Pros: The decision by the group as to who goes next can mean that the players can really get into the tactics of the situation.

Cons: Alpha players; discussions could take a lot of time which is time where the players are not doing cool things.

Determined by the Previous Action Used

I'll be honest with you, I'm not a fan of this one, but I thought I'd include it to see if other people like it and maybe it might spark an idea from someone else that I could then steal ;).

As I mentioned, the players have a number of options for their actions that are unique to their character. On the action card, it would specify who will act once the player has completed their action. There will be four unique actions that each player can perform, with three of them dictating that one of the other players acts next, while the fourth one would say that the enemies act next. The reasons I don't like this are two-fold:

  1. It doesn't allow players to find the best combo. If at one point in the game, the players realised that Player A using Blade Wall followed by Player B using Taunt would be the best thing in the current situation, but Blade Wall dictates that Player C goes next, then that doesn't feel very empowering to the players.

  2. What's to stop the players from using only the actions that let other players go next, instead of the enemy? The enemy would never act and that would make the game too easy.

Pros: Trade-off between what action to use and who the next person to act could be interesting

Cons: Players can't use optimum combos, could lead to enemies never acting

Random (Dungeons and Dragons style)

In D&D every time a fight breaks out, you roll for initiative, with the player with the highest roll acting first, then the combatant that scored second highest and so on. Once all combatants have acted, the round is over and the combatant that rolled the highest initiative gets to act again. This cycle continues until the combat is over.

I think this works perfectly for D&D, because the default state of D&D is that you are not in combat, so players are freewheeling who is acting next when out of combat, and then there is "stuff is about to get real" moment when the DM calls for initiative to be rolled and the game moves from freeform to more structured actions. As Spaceship 47 is a board game, the whole thing needs to be structured which I think doesn't allow itself to this method as nicely.

Pros: Once initiative has been rolled, it is easy to know who acts next; potential for abilities that could manipulate the initiative order.

Cons: Feels a bit restrictive for a two hour board game compared to a half hour D&D fight.

Random (Drawing Cards)

I thought of this one this morning so I haven't had time to fully form an opinion on it. At the start of each round a Turn Order card is drawn which lists the order of the participants acting. There could be an ability from one of the characters (most likely the Human Officer) where they could spend an ability point to redraw the card, if the group does not like the current one.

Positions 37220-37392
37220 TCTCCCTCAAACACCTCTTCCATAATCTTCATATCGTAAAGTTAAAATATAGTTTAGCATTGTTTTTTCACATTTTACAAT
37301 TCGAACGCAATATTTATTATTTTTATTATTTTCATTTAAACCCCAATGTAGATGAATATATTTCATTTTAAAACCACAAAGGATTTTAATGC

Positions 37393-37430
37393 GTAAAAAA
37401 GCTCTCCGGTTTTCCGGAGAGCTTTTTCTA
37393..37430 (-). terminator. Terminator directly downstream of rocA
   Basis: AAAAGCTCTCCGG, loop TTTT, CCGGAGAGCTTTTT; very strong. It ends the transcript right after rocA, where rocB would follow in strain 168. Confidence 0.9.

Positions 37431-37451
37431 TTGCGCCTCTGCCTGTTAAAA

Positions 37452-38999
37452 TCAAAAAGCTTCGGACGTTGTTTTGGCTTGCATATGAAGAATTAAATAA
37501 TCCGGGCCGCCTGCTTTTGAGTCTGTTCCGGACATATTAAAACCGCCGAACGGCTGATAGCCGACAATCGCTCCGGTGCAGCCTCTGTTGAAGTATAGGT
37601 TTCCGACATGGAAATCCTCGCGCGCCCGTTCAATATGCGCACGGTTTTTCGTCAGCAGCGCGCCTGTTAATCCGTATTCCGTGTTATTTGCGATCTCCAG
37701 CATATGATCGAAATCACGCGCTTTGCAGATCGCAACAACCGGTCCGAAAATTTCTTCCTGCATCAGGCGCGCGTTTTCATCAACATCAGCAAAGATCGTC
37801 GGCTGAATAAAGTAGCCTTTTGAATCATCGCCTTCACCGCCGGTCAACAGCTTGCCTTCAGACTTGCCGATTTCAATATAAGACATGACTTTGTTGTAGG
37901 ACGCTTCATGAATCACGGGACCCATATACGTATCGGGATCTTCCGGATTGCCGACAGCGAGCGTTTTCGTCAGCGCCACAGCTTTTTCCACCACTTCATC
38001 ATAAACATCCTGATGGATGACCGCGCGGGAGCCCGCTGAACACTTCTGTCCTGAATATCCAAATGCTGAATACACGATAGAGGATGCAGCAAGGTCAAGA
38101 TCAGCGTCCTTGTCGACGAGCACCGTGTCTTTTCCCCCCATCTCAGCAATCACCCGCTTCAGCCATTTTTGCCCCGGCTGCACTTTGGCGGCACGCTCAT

Pros: Quick and easy to see who is taking their turn next; could have some small abilities that let the players influence the card drawn.

Cons: Not sure it feels satisfying enough; yet another deck of cards to add to the game.


For my next solo playtest, I will use the current method, but I will probably switch the system once I have feedback from other people.

I feel like the players influencing the turn order is probably a positive, but I also want them to know instantly who acts next. This probably rules out the current system and the Batman inspired system.

What do you think? What is your favourite system for determining who acts next in a co-operative game? Do you have any other ideas?

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2 komentáře

12. 4. 2022

Personally, I like the Tokaido/Patchwork method you've described, acknowledging that it means more development on your end (although once that's done, it's much easier for every time the players want to play). I don't think tie-breakers would have to be that fiddly though; tie-breakers by class (e.g. in the event of a tie, officer goes first, then lawyer, etc.) rather than tie breaker by action (e.g. movement happens before the kill it action which happens before the ... action etc.). Failing that, just letting players decide could be even easier provided it won't make it too unbalanced? I also like the thematic idea of the officer being able to have a nother go at organising the troops in the card-drawing rand…

To se mi líbí
13. 4. 2022
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Thank you for taking the time to comment.

I think your idea of the players just decide who breaks ties is a good one. I think I was over thinking it, but yeah, just let them do it.

Who goes first based on their location is a great idea. It would give players a choice between going for the section they want, but knowing that it might mean they go last in the next round. I'll keep that one in my back pocket for now and will implement the Tokaido/Patchwork method.

To se mi líbí